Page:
I really like this piece from Angular. I really liked this piece from React. So you might notice if you come from other frameworks, like, hey, this looks a little familiar. It's because it really is borrowed from all of these different frameworks. And it is a collection of this best of the best.

Now, what you might assume when you look at something that takes from so many other places, and even invents its own, that it might feel jumbled. But what I really appreciated about it is that even though it's gathering the best of the best, it still manages to feel really elegant when you're working with it.

It gives me what I want when I need it, and then it gets out of my way. There's a UX premise, that's Don't Make Me Think. And Kathy Sierra who's a UX expert says, don't make me think about the wrong things. And I think that that's how I feel when I use Vue.

I'm able to build super fast because it gives me all of the things that I need. And then all of the things that are kind of repetitive tasks that I find myself doing over and over again, it gives me really simple API's to just do those things quickly.

So I really love it. It's a way to be really productive because of all of those things because it's easy to maintain, because it's powerful. And goodness gracious, it's freaking fun. I love working with Vue and I'm gonna have such a fun time teaching you today. I hope you're gonna have a great time learning.

I put this little GIF in there, that's a little yak shaving. If you're not familiar with the term, yak shaving is when you do a bunch of other things because you have to get something done in programming. I like Vue because it keeps me from yak shaving. It says, hey, a lot of developers are probably gonna take an input and they're gonna trim out whitespace.

So I'll just give you a modifier called dot trim. So you don't have to keep doing that over and over again. Or maybe you're gonna loop through a lot of arrays in your life. Maybe we'll just give you a simple way of doing that. So that's really helpful as a developer.

I'm showing you this iPhone and that's not because we're gonna talk about mobile even though everything that we're showing you is responsive, works on mobile, and things like that. It's more because it's a metaphor. When I'm using the iPhone, I feel like I'm working with a really sophisticated piece of machinery.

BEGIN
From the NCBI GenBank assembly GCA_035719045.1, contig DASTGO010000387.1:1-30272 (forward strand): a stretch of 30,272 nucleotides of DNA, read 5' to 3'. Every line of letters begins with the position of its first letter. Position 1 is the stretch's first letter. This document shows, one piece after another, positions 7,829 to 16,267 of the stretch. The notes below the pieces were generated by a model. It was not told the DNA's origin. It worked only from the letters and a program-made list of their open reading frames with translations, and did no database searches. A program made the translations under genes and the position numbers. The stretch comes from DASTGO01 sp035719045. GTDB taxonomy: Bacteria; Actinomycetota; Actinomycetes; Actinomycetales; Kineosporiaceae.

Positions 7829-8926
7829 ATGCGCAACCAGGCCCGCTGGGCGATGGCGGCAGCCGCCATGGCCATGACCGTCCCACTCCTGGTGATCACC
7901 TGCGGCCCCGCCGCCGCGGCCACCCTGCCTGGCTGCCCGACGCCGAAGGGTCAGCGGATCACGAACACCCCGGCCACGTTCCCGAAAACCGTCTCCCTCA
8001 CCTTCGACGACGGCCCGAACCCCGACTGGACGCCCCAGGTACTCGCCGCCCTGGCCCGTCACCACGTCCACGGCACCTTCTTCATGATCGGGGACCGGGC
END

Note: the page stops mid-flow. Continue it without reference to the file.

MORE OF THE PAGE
I know that some of the smartest engineers in the world work on the iPhone. But yet when I use it, I don't feel talked down to, I feel like everything's at my fingertips. I feel like I can access everything really, really easily. And I think that is a metaphor for how I feel when I'm using Vue.

I feel like I have something really powerful in my hands, but it never feels like I'm fighting with it. It always feels like everything is right at my fingertips. So let's do a quick comparison of other frameworks just on a technical level of what some of the similarities and some of the differences are.

It offers a virtual DOM, same with Angular, same with React, same with a lot of JavaScript framework. And we're actually gonna talk a little bit about what the virtual DOM is today, so you get to know what that premises. It offers reactive component that offer the view layer only.

So this is both similar and different from both React and Angular. React, despite the name is not reactive, although you can make it reactive but the use of libraries, but it is the view layer only, whereas Angular is reactive, but it's an MVC. It offers model, view, and controllers.

So that's a slight difference and similarity to both of those frameworks. As props and a centralized state management store similar to React, as we get to the last section today, we're gonna start using Vuex. We're also gonna talk about the composition API which is a new feature in Vue 3, which can be used as a centralized state management store as well.